The biggest news last week in media circles was Facebook’s plan to make big changes to its news feed. The move is set to affect both brands and publishers, as the company plans to prioritize posts by people’s friends rather than publishers’ and companies’ posts, including video. CEO Mark Zuckerberg said in a post announcing the change Thursday: “We’ve gotten feedback from our community that public content—posts from businesses, brands and media—is crowding out the personal moments that lead us to connect more with each other.” Zuckerberg noted that engagement and time spent on Facebook will likely go down, but he expects that time spent on the platform will be “more valuable.”
This all comes, of course, after Facebook was scrutinized post-election for the distribution of fake news articles, which were often fabricated or extremely hyperpartisan stories.
Publishers are bracing for an impact on their traffic. For the last few years, Facebook has been deprioritizing clickbait headlines, but the New York Times called this update “the most significant overhaul in years,” noting that over the next few weeks, Facebook users will see less viral videos and articles shared by media companies.
Digiday reported that Facebook told publishers “it will favor content that’s shared by users or otherwise actively engaged with. The thinking goes, according to those briefed, that Facebook believes prioritizing content that’s acted on will reduce the occurrence of fake and offensive content in the news feed.” Publishers worry, though, that legitimate articles may not surface on the news feed if people don’t comment on them enough.
For brands, it will likely impact engagement as users see fewer organic posts from brands — though again, organic reach has been in decline for years. It could prompt marketers to invest more in paid posts on Facebook, and the Wall Street Journal noted media buyers are already expecting ad prices to increase in light of this change.
“It’s simple mathematics for a display business: Less time on Facebook and fewer ads can only mean that the ads that do show are more expensive,” Paul Mead, chairman of London-based media agency VCCP Media, part of our parent agency VCCP, told WSJ.
Google is planning to better vet top-tier YouTube videos that it bundles for Advertisers, Bloomberg reported. The move will better filter YouTube videos that are part of Google Preferred, its platform of YouTube videos that Google sells to marketers are higher prices, as concerns over inappropriate content running alongside brand ads continue.
Since last year, advertisers and observers have complained about inappropriate and sometimes exploitive videos involving children, as well as popular YouTube stars like Logan Paul, whose debacle in Japan we wrote about last week.
According to Bloomberg, “Google told partners that it plans to use both human moderators — the company recently announced it will have 10,000 employees focused on the task — as well as artificial intelligence software to flag videos deemed inappropriate for ads.”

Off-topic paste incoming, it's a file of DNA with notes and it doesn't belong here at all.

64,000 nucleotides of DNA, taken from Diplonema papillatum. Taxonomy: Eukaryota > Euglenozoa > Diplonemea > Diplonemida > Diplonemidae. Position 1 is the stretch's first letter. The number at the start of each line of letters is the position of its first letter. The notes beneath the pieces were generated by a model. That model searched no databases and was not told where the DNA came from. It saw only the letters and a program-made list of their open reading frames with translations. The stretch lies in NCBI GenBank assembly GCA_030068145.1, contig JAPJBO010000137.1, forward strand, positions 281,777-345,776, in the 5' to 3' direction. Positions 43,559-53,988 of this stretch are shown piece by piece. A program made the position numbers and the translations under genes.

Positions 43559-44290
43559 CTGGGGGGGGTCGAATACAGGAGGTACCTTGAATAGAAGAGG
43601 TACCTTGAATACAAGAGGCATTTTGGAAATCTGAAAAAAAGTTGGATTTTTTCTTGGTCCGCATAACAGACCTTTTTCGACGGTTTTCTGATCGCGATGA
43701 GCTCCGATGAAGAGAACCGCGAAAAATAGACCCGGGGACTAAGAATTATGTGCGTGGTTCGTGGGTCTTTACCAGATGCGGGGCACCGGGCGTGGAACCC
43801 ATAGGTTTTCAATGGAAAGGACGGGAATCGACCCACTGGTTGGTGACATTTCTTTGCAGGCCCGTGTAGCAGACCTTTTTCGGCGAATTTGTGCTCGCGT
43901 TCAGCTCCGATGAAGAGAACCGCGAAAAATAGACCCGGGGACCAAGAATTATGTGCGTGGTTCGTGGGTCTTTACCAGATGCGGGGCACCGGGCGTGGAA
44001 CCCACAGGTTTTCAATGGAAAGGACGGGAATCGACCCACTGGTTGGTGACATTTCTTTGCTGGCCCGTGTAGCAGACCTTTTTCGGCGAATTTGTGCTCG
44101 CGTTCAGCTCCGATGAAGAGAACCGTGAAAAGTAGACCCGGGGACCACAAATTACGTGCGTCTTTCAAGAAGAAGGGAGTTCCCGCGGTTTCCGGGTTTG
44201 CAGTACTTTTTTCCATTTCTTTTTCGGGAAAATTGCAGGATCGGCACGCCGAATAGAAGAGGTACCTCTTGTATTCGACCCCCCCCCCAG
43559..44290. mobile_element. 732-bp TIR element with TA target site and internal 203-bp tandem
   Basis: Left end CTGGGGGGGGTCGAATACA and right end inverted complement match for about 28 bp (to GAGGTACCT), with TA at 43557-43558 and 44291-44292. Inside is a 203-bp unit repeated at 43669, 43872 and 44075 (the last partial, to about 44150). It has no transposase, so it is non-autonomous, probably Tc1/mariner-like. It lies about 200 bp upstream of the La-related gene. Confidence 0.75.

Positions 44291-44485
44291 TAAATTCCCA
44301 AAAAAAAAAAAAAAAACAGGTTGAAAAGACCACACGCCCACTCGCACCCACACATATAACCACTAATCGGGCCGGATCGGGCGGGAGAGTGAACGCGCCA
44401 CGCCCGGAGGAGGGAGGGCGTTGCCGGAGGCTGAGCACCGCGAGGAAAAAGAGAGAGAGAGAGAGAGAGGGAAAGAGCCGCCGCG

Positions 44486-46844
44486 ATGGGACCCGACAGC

With CES 2018 in the books, marketers are buzzing about the tech trends for the coming year. One of those trends is the growth of augmented and virtual reality. Ad Age outlined 5 things they learned in Las Vegas about the current state of these immersive formats. While VR has been a staple at CES for a few years now, it appears AR is primed for a big boost.
Because of the technology currently available to everyday users, there are higher barriers to entry for VR. AR, on the other hand, already presents a tangible value to consumers, whether it’s Pokémon Go or Wayfair’s home décor preview tool.
Because immersive video is unlike any format to come before it, the direction it will take is difficult to project.
The growth of immersive video will be driven by advancing mobile computing power. Though developing rapidly, contemporary technology is not built to maximize the potential of AR and VR. Soon enough, the average user will have access to a device that supports seamless integration of and more powerful uses for immersive formats.
Though tech represents a pivotal factor in AR/VR development, quality content will also be key to mainstream adoption.
As AR/VR is a new video format, advertising norms have yet to be set. First movers in the virtual space will have the advantage of helping to set these standards.
This Week In Social: Snapchat User Data Leaked
Snapchat has always held its cards close regarding internal operations and data, giving only overarching statistics on daily active users since going public in March 2017. New reporting from The Daily Beast, however, reveals possible reasons why CEO Evan Spiegel has kept so quiet.
The report combs through months of confidential daily active user (DAU) metrics for every feature of the app, ultimately revealing that Snapchat is more of a chat app than a nascent social media platform. The data also reveals that many of its once-hyped features, like Snap Maps and Discover, saw a sharp decline in daily active users post-launch.
These numbers could help explain why Snapchat is planning on a major app redesign—the most significant since the app’s launch in 2011.
The report also paints a dim picture of the company’s culture, which is shrouded in secrecy and leaves many non-engineering teams in the dark on most aspects of Snapchat’s latest features.